The swing of their vote is something like 20% in the East vs about 5% in the West.
     
  15. pocketscience

    pocketscience Well-Known Member

  16. pocketscience

    pocketscience Well-Known Member

    German politics are in total disarray.
    Within a week of handing the leaders post to his deputy so he could take up the foreign minister position, Schulz has now given up an that too - after the incumbent Sigmar Gabriel gave him a public bollocking for constantly going back on his word. So now he's left empty handed and completely out of the picture.
    I can't see him ever being able to show his face after the political ineptitude he's shown over the last couple of months. But then again, there's always Brussels I suppose.
    Opinion polls are showing that SPD voters want the grand coalition but I haven't seen any specific to the members who will actually be doing the voting.
    oh, and Merkel's also coming under fire from her own party for being associated with this shambles.
    If the SPD members vote against the grand coalition, I assume it's back to a general election.
     
  17. Mordi

    Mordi Amoral adventurist

    Any idea what the likely outcome would be in an another election? Does the AfD vote look stable?
     
  18. pocketscience

    pocketscience Well-Known Member

    The opinion polls (whatever they're worth now days) aren't showing any major changes for any party, from the results of the last election. So yes, they're at the very least stable.
    It will be interesting to see the outcome of the complete capitulation of Schultz within his own party over the last week.
    There could be a slight swing back to SPD or it could push more voters to AfD.
    The main polls are published on Sundays so there should be some clearer indicators by next weekend.
     
    Mordi likes this.
  19. butchersapron

    butchersapron blood on the walls

    Germany's far-right AfD overtakes Social Democrats in poll

    A poll published on behalf of German tabloid Bild has found that 16 percent of voters would choose the right-wing, anti-immigrant Alternative for Germany (AfD), half-a-percent more than those who would vote for the Social Democrats (SPD).

    The figures released by the INSA polling institute show the SPD in free fall. Germany's oldest political party has seen its polling figures plummet even further since it garnered just 20.5 percent of the vote in September's federal election, its worst result in the post-war era.
     
  20. redsquirrel

    redsquirrel This Machine Kills Progressives

    And SDP still thinking about going into coalition, madness.
     
  21. otzenpunk

    otzenpunk Well-Known Member

    While I certainly wouldn't suggest this poll is completely fake, the founder and CEO of this INSA institute is known to have good relations to the AfD, and his polling institute regularly shows the AfD at least one percent better than every other institute does. Should at least be taken with a grain of salt.
     
    Thimble Queen and pocketscience like this.
  22. pocketscience

    pocketscience Well-Known Member

    tbf there were similar warnings about INSA when their results showed the AFD overtaking the FDP to become the 3rd party before the elections last year..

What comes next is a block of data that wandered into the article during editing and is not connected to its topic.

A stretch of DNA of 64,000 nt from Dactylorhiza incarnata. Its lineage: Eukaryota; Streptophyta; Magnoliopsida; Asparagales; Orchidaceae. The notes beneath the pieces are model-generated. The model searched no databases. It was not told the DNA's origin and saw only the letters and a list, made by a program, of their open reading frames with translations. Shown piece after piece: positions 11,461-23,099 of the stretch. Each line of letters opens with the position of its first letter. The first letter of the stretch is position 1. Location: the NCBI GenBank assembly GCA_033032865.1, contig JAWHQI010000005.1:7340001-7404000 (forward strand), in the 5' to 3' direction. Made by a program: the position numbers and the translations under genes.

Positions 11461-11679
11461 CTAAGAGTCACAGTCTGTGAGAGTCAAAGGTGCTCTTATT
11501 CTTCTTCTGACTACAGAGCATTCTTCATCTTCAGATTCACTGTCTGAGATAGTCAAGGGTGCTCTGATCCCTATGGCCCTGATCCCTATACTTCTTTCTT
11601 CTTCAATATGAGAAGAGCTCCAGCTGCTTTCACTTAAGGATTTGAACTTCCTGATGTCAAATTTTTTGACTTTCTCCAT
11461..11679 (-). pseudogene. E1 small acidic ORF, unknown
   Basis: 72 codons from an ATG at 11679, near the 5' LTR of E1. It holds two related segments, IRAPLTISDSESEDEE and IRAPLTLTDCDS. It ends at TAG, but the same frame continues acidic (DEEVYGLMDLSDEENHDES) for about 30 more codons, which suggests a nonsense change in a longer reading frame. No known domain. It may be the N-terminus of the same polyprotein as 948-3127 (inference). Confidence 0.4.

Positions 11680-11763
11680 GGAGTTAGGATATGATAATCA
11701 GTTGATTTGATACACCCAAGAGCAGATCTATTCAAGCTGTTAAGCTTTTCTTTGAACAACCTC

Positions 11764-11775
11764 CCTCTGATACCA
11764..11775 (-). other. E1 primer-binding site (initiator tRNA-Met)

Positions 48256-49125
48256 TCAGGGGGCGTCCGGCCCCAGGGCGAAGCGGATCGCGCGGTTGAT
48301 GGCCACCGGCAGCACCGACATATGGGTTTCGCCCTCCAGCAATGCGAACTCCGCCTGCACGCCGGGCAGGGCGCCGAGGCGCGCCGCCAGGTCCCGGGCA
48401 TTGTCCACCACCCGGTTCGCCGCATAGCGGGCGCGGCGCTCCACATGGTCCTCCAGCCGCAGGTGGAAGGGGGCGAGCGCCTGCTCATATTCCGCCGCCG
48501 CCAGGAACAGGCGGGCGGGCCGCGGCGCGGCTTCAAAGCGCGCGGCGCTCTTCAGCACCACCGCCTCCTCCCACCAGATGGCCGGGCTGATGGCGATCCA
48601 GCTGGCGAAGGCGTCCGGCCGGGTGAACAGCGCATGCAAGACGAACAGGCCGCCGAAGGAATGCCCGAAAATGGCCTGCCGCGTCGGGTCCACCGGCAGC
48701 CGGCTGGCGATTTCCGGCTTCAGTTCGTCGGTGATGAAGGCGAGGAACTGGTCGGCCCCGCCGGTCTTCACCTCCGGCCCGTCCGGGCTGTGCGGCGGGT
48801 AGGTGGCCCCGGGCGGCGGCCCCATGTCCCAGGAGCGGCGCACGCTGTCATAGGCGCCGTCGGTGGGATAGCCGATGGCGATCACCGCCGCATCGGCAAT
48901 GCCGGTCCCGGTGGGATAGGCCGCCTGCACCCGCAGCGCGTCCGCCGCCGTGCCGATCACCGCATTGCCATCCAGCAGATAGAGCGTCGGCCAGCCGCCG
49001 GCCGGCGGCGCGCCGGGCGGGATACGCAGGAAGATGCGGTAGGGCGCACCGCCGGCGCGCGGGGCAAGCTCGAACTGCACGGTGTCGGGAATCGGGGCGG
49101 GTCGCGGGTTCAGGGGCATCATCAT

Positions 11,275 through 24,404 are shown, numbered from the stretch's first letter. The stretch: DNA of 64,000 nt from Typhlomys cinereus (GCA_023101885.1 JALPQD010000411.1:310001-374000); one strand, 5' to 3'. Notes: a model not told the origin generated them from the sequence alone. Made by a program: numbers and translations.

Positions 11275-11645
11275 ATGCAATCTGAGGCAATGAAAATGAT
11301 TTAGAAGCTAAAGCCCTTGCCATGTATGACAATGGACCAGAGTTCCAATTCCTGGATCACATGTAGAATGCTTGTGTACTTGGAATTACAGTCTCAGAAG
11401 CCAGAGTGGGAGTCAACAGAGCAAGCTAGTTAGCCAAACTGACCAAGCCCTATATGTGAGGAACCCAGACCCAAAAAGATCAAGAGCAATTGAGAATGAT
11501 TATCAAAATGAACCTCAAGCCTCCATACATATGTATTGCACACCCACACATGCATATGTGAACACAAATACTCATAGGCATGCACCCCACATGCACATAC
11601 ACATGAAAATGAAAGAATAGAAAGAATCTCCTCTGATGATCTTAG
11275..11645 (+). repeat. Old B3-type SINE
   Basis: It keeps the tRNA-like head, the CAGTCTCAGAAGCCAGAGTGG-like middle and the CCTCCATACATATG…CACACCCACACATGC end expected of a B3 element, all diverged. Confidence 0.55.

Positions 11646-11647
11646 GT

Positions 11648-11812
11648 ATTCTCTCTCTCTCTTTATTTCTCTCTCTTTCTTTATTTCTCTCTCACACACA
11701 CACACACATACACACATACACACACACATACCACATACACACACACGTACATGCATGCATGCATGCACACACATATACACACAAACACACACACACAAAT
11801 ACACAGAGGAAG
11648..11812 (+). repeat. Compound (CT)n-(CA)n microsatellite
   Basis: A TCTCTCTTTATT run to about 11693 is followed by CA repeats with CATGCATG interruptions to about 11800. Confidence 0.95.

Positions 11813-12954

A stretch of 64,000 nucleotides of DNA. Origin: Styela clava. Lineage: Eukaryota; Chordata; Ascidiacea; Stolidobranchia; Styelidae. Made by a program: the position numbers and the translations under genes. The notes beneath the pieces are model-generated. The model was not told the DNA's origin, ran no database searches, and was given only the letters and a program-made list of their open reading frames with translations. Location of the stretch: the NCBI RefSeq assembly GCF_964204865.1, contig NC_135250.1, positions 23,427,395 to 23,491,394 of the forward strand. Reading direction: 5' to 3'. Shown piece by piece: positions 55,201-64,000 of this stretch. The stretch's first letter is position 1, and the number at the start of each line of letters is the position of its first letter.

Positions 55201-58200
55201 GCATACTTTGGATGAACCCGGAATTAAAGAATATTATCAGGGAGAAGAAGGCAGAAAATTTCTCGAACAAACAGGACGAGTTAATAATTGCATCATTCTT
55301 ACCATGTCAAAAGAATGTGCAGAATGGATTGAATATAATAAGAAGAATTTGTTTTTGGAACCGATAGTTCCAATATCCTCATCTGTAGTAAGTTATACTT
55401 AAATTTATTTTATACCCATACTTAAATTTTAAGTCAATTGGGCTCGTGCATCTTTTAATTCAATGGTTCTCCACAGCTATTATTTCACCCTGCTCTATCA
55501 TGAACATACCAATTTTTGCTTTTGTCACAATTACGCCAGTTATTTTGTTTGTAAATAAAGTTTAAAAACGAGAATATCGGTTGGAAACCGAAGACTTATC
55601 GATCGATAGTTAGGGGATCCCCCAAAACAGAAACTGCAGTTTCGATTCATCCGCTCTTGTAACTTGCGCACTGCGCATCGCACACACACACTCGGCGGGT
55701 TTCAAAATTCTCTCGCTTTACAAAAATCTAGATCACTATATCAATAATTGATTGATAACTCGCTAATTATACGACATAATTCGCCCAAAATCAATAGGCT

Not saying there are political interests behind Emnid or Forsa but judging by the trajectories in previous polls and the way the SDP are going about things, I find the results in this INSA poll comprehensible.
     
    mather likes this.
  23. otzenpunk

    otzenpunk Well-Known Member

    Well, every major polling institute saw the AfD higher than the FDP before the last federal elections. And that INSA did it first, doesn't mean that would also have been the case at this point in time. And if you not only look at the one last federal election, but at state elections as well, there are cases where INSA overestimated the AfD by comparably quite a lot. So yes, these numbers are not totally incomprehensible, certainly within the margin of error, but I personally give a shit on INSA numbers and wait on the upcoming results of Infratest Dimap, Forschungsgruppe Wahlen and the other ones, which shouldn't take too long.

    Apart from that, polls are also news, and they do influence people and may become self-fulfilling prophecies. And that may be part of some INSA agenda.
     
    pocketscience likes this.
  24. otzenpunk

    otzenpunk Well-Known Member

    JFTR: Current Infratest Dimap poll: SPD 17%, AfD 14%. SPD even up and AfD down 1% since last week. Of course, nobody's able to know which one does reflect reality better.

    Wahlumfragen zur Bundestagswahl
     
  25. stethoscope

    stethoscope Well-Known Member

    Tomorrow we'll found out whether a coalition deal is going to happen...
    The young activists hoping to derail Germany's coalition deal

     
  26. stethoscope

    stethoscope Well-Known Member

  27. redsquirrel

    redsquirrel This Machine Kills Progressives

    Hah, slime hoping a few PR'd "fight" stunts help to distinguish them from the CDU, just like the LDs with the Tories. Hopefully they'll end up the same way as the yellow Tories.
     
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  28. DotCommunist

    DotCommunist my world is fire and blood

    this will accelerate the decline of germanies social democrat party and the likely winner out that in the longer term will be AfD- is that right?
     
  29. Jeremiah18.17

    Jeremiah18.17 Well-Known Member

    Italy is further down the road to where this might potentially lead. We will see in the next day or so just how disastrous and dangerous this trajectory is getting.
     
  30. otzenpunk

    otzenpunk Well-Known Member

    This is going around on Twitter at the moment. Pretty accurate overview over German political parties…

     
    Mordi and pocketscience like this.